GREENVILLE — Government bodies are often accused of “going to the dogs.” However, at Greenville City Council’s Tuesday night meeting, the dogs came to them, to be honored for their efforts making better the lives of many area citizens.
Greenville Mayor Steve Willman presented a certificate of commendation from the city to Mike and Susan Brown and their therapy dogs John Coffey and Harley. Fellow pups in training, Brittany and Mya, were also on hand to meet council.
On November 7, John Coffey and Harley earned the highest national title awarded by the American Kennel Club to Therapy Dogs called the Therapy Dog Distinguished title. The two have received the designation after completing 400 visits to dozens of facilities in the Greenville area.
The best part? These visits are done free of charge.
Mike says John and Harley touch the hearts and lives of so many people with daily visits in both group and one-on-one settings at assisted living facilities, Alzheimer’s/Dementia facilities, hospice patients and their family members, nursing homes, The Care Center at Wayne Health Care, and several anonymous drug and alcohol outreach programs thought out the community as well.
“Some of those we visit love to take one of them for a short walk, others enjoy playing a game of fetch, while others get a huge laugh watching John play with plastic water bottles,” he said. “But the most smiles come from those who just love petting them or holding one of the boys close to them during one of our visits. They bring so much peace and joy to so many people in their time of need.”
John is a five-year-old black standard poodle. Mike explained how John’s life started out as a very sheltered and abused dog.
“He had not been exposed to very much of the world due to the fact he was raised in a horse stall for the first three and a half years of his life. He had not been around very many people, he would not eat or drink out of dog dishes, he never road in a car, never been in a house, he was scared of any sounds and/or quick movements of any kind, he was really a mess.”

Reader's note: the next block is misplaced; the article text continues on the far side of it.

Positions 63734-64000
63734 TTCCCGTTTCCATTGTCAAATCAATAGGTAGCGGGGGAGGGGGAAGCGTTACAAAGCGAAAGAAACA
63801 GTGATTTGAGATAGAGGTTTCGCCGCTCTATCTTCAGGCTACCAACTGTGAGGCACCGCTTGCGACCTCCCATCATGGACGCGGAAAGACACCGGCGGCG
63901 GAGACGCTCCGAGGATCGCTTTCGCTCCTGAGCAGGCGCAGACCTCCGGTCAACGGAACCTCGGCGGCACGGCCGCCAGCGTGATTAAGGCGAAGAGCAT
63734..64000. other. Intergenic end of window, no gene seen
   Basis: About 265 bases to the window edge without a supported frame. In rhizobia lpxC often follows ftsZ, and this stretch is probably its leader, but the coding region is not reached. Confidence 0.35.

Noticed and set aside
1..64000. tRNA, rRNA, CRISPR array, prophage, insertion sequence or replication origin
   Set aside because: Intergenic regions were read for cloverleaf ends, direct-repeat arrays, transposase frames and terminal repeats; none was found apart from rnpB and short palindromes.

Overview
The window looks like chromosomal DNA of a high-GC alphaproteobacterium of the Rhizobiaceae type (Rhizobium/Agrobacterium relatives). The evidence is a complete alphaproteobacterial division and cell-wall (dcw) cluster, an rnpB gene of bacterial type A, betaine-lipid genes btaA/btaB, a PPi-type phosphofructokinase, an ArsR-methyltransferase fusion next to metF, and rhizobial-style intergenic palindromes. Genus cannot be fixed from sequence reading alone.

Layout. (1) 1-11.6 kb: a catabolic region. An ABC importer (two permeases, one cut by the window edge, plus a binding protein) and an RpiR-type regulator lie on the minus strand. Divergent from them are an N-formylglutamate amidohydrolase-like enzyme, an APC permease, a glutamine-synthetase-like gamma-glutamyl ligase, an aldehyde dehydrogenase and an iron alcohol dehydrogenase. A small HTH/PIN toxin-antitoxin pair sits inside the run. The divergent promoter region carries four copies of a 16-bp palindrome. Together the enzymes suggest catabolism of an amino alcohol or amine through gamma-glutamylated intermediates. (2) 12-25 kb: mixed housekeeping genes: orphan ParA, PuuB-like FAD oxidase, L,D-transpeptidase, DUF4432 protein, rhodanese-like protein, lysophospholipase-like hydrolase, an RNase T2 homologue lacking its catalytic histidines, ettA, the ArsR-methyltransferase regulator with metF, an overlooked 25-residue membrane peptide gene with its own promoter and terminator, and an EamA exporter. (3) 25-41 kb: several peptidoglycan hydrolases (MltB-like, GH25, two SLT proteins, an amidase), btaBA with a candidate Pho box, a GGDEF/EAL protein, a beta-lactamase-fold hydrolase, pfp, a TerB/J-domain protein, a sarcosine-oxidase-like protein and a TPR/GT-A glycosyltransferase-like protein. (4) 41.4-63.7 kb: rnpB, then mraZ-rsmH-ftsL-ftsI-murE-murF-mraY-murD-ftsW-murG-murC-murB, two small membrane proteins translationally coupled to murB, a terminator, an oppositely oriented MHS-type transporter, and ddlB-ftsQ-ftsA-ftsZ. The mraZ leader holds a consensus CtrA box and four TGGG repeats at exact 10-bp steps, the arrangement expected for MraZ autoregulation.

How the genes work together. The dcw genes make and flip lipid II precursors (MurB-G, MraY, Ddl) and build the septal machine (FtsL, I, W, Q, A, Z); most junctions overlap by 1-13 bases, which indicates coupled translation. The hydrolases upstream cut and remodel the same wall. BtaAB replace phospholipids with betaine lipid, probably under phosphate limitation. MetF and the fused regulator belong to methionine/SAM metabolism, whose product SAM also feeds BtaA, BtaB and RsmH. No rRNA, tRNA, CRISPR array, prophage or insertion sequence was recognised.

John’s life changed dramatically January 2, 2015, when Mike took ownership of him.
“It just broke my heart to see what had happened to this beautiful dog, why would someone treat him like that?” he said. “I knew he was a special dog from the start; all he needed was a lot of love and attention, so he could show everyone else out there just how special he really was.”
After completing several obedience classes at a local dog club and under the guidance of dog Trainer/Instructor Sue Young, John was set up for his first Therapy Dog evaluation on July 11, 2017, in Moraine, Ohio, and passed with a perfect score.
Today, John is an American Kennel Club (AKC) and Therapy Dog International (TDI) Certified Therapy Dog. He also holds seven National Titles including Canine Good Citizenship (CGC) and seven Certificates in Obedience, Rally and Agility.
“John has come a long way in the one year and 11 months we have been together, and I am so proud of him,” said Mike.
Harley is a 10-and-a-half-year-old apricot miniature poodle that is a Certified and Registered Working Service Dog (Seizures/Respiratory Assist).
Mike calls Harley “a real miracle dog.”